Omega-3s have a storied reputation in the nutrition world. Studies claim that the fatty acids found primarily in fish can help fight inflammation, improve brain health, and may even prevent heart disease.
Since 2002, the American Heart Association has recommended two servings of fish a week, or, for those who detest the taste, omega-3 fish oil supplements. The first major assertion of fish oils’ health benefits dates back to the 1970s, when Danish chemists Hans Olaf Bang and Jorn Dyerberg found a high concentration of omega-3 fats in a Greenlandic Inuit community with a low rate of heart disease.
However, Joe Schwarcz, director of McGill’s Office for Science and Society and a professor in the Department of Chemistry, pointed out that the study was a classic case of confusing cause and effect. While the researchers said that omega-3s may explain the low incidence of heart disease, they never confirmed it. In fact, it was later found that the community did not have reduced rates of heart disease.
“The only way a cause and effect relationship can be established is by mounting randomized, placebo-controlled trials,” Schwarcz wrote in an email to The McGill Tribune.
Since the 1970s, there have been many such trials. While the early studies showed benefits in consuming omega-3s, many recent ones have not. In an interview with National Public Radio (NPR), author Paul Greenberg discussed how, in the past ten or fifteen years, many meta-analyses—studies that group previous studies together to extrapolate larger findings—have concluded that omega-3s have a very limited effect. Even the American Heart Association has made an effort to rephrase its recommendations, stating that fish oil supplements are only significantly beneficial to those diagnosed with cardiovascular disease.
On top of that, the fish-reduction industry—which boils small fish into oil for use in supplements and animal feed—is largely unsustainable.
According to Greenberg, about a quarter of the fish we catch are used in the fish reduction industry. Many are keystone species, which means that other species’ populations are highly dependent on them for survival.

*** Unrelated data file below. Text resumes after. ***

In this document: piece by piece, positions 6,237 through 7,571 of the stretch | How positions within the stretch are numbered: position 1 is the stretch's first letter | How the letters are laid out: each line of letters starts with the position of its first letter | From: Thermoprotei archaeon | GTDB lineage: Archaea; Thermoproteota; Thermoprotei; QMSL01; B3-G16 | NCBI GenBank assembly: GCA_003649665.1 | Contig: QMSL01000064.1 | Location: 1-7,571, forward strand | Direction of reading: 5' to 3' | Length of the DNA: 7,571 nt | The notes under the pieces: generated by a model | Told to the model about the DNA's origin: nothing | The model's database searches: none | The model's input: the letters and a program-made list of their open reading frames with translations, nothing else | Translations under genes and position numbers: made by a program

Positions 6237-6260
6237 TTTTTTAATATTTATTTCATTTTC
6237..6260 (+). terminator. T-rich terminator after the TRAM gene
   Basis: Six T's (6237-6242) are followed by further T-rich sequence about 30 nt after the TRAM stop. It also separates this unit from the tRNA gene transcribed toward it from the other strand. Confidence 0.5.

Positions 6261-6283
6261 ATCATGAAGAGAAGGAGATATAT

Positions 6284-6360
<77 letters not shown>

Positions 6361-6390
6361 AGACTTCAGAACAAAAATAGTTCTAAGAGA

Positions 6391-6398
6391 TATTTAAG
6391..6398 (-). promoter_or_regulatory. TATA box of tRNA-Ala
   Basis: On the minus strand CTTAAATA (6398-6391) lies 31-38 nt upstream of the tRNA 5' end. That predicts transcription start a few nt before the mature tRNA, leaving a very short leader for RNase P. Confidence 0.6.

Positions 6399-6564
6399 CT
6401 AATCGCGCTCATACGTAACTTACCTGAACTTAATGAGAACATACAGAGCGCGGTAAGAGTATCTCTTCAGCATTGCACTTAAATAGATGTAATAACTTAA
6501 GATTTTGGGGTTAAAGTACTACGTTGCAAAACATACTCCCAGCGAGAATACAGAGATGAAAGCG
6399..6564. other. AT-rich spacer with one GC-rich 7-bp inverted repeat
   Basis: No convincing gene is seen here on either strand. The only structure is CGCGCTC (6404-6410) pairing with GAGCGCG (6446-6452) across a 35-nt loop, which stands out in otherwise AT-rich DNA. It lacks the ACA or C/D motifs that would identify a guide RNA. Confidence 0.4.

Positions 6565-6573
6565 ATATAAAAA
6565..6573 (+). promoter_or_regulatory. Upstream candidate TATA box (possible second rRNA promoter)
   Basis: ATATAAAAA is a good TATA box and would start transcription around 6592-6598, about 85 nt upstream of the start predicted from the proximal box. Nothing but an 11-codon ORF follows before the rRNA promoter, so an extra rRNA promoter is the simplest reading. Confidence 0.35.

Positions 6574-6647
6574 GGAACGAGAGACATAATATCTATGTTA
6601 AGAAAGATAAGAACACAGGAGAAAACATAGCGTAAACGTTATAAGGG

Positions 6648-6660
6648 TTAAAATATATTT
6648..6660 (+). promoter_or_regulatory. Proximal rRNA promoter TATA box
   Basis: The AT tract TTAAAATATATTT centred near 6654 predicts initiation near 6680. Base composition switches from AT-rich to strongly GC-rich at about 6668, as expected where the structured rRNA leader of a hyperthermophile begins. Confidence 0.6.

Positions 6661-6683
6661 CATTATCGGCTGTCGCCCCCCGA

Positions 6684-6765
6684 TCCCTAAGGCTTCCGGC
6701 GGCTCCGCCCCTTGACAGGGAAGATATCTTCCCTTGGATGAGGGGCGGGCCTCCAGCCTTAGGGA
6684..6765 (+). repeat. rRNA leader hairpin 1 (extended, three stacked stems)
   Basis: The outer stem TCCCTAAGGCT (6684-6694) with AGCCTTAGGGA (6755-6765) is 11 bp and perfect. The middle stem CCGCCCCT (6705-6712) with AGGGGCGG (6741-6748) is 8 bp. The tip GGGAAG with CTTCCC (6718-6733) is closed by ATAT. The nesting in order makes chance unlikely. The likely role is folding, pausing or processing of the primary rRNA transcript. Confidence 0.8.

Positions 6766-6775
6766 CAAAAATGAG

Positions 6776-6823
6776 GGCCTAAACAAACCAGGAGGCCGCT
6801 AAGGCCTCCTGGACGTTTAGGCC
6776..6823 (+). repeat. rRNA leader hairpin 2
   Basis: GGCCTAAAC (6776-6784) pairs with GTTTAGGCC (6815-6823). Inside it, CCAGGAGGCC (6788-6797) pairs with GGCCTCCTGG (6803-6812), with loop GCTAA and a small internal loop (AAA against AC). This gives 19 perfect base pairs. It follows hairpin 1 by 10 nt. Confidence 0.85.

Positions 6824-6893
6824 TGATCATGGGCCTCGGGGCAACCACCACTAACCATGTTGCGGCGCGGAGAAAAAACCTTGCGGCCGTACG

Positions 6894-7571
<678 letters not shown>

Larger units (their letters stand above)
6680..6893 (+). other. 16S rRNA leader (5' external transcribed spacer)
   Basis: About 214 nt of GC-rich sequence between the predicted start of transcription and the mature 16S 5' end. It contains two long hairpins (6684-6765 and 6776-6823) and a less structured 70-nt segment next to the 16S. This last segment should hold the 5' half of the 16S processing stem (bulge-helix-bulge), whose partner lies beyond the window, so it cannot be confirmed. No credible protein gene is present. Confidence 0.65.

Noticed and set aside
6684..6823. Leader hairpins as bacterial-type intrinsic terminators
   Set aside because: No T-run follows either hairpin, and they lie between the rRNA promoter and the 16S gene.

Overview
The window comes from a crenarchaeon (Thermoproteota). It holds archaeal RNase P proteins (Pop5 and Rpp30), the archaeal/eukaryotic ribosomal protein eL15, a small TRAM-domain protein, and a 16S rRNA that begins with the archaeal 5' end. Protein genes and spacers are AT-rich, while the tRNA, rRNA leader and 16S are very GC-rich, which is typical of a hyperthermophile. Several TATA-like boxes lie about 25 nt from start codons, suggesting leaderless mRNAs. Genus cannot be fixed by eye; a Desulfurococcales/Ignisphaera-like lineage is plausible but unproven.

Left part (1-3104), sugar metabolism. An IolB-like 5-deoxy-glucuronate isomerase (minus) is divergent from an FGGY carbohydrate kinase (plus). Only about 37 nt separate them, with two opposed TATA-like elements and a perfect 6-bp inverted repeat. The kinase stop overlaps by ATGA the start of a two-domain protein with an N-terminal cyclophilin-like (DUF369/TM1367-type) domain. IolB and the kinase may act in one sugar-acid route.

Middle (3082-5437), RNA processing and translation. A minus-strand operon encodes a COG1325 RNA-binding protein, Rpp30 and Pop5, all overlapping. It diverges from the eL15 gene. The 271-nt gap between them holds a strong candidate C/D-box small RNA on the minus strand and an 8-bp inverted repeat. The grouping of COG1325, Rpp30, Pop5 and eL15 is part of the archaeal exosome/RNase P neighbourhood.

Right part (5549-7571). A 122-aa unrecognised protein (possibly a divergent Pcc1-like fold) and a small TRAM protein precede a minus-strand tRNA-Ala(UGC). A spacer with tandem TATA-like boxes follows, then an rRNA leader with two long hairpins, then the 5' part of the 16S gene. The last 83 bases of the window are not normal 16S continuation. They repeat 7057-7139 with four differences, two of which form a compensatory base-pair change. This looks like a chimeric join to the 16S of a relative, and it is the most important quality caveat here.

According to Denis Roy, a fish ecologist and assistant professor in McGill’s Department of Natural Resource Sciences, many of the world’s commercial fisheries—the reduction industry included—have either collapsed or are on the verge of collapsing. For him, it’s important to understand the ecological implications of fisheries management.
“I think one of the major issues with the way in which a lot of fisheries are managed is that we just don’t have enough basic information on the actual species themselves, [and] also [on] how those species use their environment,” Roy said.
Sustainable fisheries must pay close attention to the reproduction of the species as well as the number of fish that the environment can support, known as the carrying capacity. Overfishing can cause populations to crash and regenerate at much lower carrying capacities. To complicate management decisions, fisheries assure the livelihood of about 10-12 per cent of the world’s population, expanding the stakes of the fishing industry beyond the environmental implications of collapse.
For those still adamant about the benefits of omega-3 supplements, it might be a worthwhile and environmentally proactive venture to try algal oil instead since, through aquatic food chains, algae is the origin of the omega-3s found in fish.
Contrary to recent evidence and to the detriment of the environment, omega-3s are still riding the popularity wave of the supplement industry, which has largely been successful due to its lack of regulations. Yet, their superstar status may be spreading thin.